The thing I’ve hated the most is the thing I “always wanted to do”…when I was in college. When I was in college, I just knew I wanted to work in PR and advertising. I found the field creative and exciting. and even when people told me the money was in sales, I still wanted to work in PR and advertising. I was a volunteer intern in the public relations and advertising department at the Audubon Zoo, and the more I opportunities I had, the more I fell in love with the field. When I graduated, those were the jobs I looked for.
Fast forward, and now I bristle when someone tries to put me in the advertising role, even when that role is more so than just advertising. And I get so frustrated when I see Brand Manager positions posted only to realize the hiring company is actually looking for a product marketer – someone to hand hold accounts.
So, what’s the difference? Plenty if you’re looking for one thing and get the other. Plenty if you were hired for one thing and expect to do the other.
Consider Marketing as the umbrella for all of the activities to build awareness of your company and its products. Marketing is responsible for protecting the brand and promoting it (often through advertising). Marketing includes all media (paid, earned, shared and owned), as well as social, your website, direct mail and loyalty programs.
Advertising is the part of marketing primarily focused on acquisition and sales. It is primarily thought of in terms of “traditional media” – billboards, television, radio, and print – and now encompasses social and digital paid initiatives.
Advertising might be the oldest form of marketing. As a field, it came into its own aro1800s. However, advertising existed for far longer than that. Former Copyblogger Chief Content Writer Demian Farnsworth once described advertising as an ancient art. “In the Babylonian seaports, merchants hired barkers to announce the arrival of wine, spices, and fabrics. Citizens in Greece hung “Lost” posters in hopes of being reunited with children, jewelry, or slaves.” And elaborately painted signs (billboards) sprung up throughout Pompeii to announce plays, carnivals, and races. 1944 marked the first English-language advertisement offering a prayer book for sale. And, one could argue the first sustained advertising campaign was the effort to colonize the New World.
Product marketing is a process focused effort bringing marketing and sales together for a single goal of driving demand for the product. Product marketers are the key in the bottom of the typical marketing funnel – the close. They are intentionally focused on the CUSTOMERS, rather than prospects and leads. While the responsibilities of a product marketer can include positioning and messaging, ultimately the job is ensuring the sales team knows how to talk about the product as well as making sure customers know how to use it.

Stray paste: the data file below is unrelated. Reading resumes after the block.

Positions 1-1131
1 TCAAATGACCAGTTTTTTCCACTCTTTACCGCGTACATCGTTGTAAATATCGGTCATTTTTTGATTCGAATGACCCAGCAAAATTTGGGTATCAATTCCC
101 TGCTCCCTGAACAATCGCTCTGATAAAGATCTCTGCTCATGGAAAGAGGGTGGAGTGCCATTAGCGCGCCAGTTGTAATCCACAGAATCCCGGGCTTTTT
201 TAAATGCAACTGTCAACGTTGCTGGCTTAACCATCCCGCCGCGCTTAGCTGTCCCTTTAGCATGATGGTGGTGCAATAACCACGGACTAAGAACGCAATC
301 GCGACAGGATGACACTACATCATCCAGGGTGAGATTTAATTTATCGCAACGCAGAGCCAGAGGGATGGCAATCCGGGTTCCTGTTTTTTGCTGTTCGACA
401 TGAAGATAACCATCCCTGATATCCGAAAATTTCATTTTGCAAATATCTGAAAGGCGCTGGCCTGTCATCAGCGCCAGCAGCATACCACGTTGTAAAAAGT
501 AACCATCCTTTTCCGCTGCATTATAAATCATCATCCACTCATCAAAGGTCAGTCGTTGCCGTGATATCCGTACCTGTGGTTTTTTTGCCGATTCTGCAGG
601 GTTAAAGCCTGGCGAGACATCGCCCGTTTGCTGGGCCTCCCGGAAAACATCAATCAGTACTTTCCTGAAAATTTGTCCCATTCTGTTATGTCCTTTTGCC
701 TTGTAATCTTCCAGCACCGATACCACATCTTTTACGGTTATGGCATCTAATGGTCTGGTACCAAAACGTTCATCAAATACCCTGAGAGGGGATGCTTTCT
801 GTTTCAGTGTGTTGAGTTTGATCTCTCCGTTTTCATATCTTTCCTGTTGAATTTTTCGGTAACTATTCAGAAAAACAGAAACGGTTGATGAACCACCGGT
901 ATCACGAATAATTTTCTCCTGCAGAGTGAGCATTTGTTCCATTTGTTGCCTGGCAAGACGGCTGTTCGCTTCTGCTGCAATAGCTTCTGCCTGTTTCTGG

Bottom line is that product marketing is focused on one thing: the product. The brand or who makes the product is not of importance. It’s all about the features and benefits, and in B2B cases, perhaps use cases and testimonials. Product marketers know their products inside and out.
Brand Marketing is more about appealing to the human emotion rather than the customer. Brand marketers are focused on defining the source of the products – who they are, what they value – and then spreading that message. Simply stated, rather than focusing on HOW a product works, brand marketers focus on WHY they are meaningful to the customer through the use of symbols, design, and language IN advertising
One of the brand marketers most useful tools is the brand style guide which gives direction for how communications are developed and executed to reinforce the reason the brand exists in the consumer’s life.
Brand marketing is of particular importance when products are highly competitive or when they’ve matured to a commodity level.
So, which is better?
Although some elements may be more important at a variety of points in the company’s life cycle, a truly effective business strategy includes all three. Branding determines the style and direction of advertising. Advertising can create awareness for new leads. Product marketers can take those newly aware leads and turn them into customers.
Taking time to understand the differences will help you find the right job for the right person.